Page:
“The novelty wore off, but the wonder didn’t…”
This paragraph opening on page 11 of the July 2021 #sfnovellaofthe month, Nghi Vo’s When the Tiger Came Down the Mountain (2020, Tordotcom Publishing) describes its protagonist’s experience during a ride up a mountain on the back of a mammoth bedecked with iron bells. It equally describes the way this protagonist—a cleric named Chih who belongs to a monastic order concerned with the collection of stories—feels throughout the book. Chih’s open-eyed, open-minded, and open-hearted perspective, i.e., the perspective of someone whose work of collecting stories has inadvertently made them the stuff of stories in their own right, provides readers with a welcoming viewpoint from which to take in both Chih’s story and the story they must tell—correctly—to avoid being eaten by tigers.
When the Tiger Came Down the Mountain, is, of course, a book about tigers. It is also a book about travellers, scholars, lovers, listeners, purpose, betrayal, and forgiveness. Above all, though, this book is concerned with stories. To whom do stories belong? How can a storyteller know that the version of a story they are telling is true? When a story is the product of more than one culture, how can a version told by only one of those cultures reflect the truth of the other? These questions, and more, are raised by the tigers’ frequent interruptions to point out where Chih’s rendition of the story is, by tiger standards, incorrect, unfair, or wrong.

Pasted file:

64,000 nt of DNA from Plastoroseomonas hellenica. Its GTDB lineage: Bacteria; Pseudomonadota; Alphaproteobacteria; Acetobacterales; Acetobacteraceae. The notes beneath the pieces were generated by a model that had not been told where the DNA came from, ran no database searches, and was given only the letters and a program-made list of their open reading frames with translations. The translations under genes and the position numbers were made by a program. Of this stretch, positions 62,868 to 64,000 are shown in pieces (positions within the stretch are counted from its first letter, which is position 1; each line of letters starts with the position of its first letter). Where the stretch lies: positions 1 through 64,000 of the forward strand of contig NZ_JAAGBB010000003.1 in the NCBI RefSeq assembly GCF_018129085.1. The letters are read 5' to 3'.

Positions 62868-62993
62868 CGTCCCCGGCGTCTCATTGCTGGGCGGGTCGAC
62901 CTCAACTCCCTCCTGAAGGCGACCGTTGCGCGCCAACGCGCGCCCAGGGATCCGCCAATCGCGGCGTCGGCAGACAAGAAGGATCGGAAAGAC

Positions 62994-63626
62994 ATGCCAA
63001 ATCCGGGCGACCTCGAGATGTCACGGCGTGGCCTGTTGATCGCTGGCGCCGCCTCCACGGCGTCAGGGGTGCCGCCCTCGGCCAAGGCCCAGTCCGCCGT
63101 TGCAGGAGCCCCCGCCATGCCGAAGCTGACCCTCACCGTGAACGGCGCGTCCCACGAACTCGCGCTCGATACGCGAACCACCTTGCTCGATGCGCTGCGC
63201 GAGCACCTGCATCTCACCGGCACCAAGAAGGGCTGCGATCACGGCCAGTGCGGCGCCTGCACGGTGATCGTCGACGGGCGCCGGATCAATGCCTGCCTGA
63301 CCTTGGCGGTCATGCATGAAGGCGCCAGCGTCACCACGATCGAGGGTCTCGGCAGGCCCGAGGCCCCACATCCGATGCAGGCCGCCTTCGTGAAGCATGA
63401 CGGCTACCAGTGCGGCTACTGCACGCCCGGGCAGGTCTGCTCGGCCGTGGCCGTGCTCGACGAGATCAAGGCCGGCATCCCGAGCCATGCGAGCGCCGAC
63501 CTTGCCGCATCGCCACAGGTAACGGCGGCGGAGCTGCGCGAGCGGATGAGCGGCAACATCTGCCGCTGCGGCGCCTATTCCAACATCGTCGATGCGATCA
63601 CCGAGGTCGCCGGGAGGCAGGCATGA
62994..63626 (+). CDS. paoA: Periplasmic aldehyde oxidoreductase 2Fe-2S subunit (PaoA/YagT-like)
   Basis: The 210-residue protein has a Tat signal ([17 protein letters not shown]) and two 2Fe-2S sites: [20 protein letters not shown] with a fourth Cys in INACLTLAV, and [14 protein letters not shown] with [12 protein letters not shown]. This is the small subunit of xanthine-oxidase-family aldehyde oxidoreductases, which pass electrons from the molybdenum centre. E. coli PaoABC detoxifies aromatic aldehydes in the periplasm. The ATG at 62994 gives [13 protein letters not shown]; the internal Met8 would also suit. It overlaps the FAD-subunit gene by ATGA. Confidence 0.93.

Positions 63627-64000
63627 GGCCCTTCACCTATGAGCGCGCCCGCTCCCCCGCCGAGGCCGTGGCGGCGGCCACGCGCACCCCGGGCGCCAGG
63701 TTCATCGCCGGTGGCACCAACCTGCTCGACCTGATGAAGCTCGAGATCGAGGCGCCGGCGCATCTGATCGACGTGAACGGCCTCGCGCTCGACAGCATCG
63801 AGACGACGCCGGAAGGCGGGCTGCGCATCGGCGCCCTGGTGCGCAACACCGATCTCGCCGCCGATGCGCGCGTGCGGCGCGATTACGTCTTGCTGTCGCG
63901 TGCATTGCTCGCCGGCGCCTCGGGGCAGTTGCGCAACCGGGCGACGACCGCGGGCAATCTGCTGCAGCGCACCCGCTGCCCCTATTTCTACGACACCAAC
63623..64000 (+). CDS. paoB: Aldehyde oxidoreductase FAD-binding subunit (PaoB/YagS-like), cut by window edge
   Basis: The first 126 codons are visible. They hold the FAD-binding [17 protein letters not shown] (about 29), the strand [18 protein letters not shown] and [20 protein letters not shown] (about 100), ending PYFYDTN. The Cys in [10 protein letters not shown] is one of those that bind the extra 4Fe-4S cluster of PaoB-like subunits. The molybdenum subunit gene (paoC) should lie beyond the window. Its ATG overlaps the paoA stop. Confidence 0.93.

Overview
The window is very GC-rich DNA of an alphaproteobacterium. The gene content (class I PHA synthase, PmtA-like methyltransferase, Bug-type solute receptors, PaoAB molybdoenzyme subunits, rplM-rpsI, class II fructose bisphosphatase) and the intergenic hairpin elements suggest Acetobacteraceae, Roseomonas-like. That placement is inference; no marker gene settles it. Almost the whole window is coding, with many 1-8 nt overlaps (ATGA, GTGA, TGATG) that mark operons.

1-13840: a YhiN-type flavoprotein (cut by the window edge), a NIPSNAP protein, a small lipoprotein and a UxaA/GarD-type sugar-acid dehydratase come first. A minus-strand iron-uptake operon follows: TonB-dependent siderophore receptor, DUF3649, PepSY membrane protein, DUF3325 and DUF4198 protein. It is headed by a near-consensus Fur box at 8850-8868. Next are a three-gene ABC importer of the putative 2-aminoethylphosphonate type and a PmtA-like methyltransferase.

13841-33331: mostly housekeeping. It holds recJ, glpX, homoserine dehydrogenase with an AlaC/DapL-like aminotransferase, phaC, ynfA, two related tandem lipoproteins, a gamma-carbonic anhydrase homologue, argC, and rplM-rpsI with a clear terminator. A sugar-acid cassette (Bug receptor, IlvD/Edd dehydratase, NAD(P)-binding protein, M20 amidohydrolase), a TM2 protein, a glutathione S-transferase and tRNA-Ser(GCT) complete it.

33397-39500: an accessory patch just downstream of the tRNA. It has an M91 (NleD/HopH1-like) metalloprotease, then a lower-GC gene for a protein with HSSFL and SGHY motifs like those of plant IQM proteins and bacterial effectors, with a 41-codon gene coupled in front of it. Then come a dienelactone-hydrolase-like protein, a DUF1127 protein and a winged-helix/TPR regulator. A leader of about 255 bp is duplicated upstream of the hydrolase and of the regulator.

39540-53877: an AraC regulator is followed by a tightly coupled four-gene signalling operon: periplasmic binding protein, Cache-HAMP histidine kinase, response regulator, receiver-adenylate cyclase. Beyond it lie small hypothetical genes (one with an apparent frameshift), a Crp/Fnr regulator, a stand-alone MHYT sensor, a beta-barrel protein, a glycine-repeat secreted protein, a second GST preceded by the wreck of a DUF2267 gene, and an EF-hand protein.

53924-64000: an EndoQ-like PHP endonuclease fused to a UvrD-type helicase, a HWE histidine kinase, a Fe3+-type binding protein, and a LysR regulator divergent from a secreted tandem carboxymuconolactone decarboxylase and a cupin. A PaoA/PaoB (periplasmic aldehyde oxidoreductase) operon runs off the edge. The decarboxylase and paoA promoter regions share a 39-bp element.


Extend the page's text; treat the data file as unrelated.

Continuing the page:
There are many things to love about this novella. Its language is elegant, its settings vivid, its characters spirited and engaging. Its brevity belies the complexity of its themes, but does not cheat them of due consideration. It is a book that will reward readers who return to it more than once.
Delightfully, this novella is part of a cycle—along with The Empress of Salt and Fortune, the forthcoming Into the Riverlands, and two further novellas not yet publicly named—of books featuring Chih. While When the Tiger Came Down the Mountain was published second, the books in the cycle can be read in any order. It seems appropriate, and in keeping with Vo’s complex and subtle ideas about stories and storytelling, that these stories not be locked into serial order.
I received a digital copy of this book for free, as Tor.com’s eBook of the Month Club selection for May 2021. I suspect I will snap up the other volumes in the Singing Hills Cycle as soon as possible—and will very much look forward to reading Nghi Vo’s full-length novels.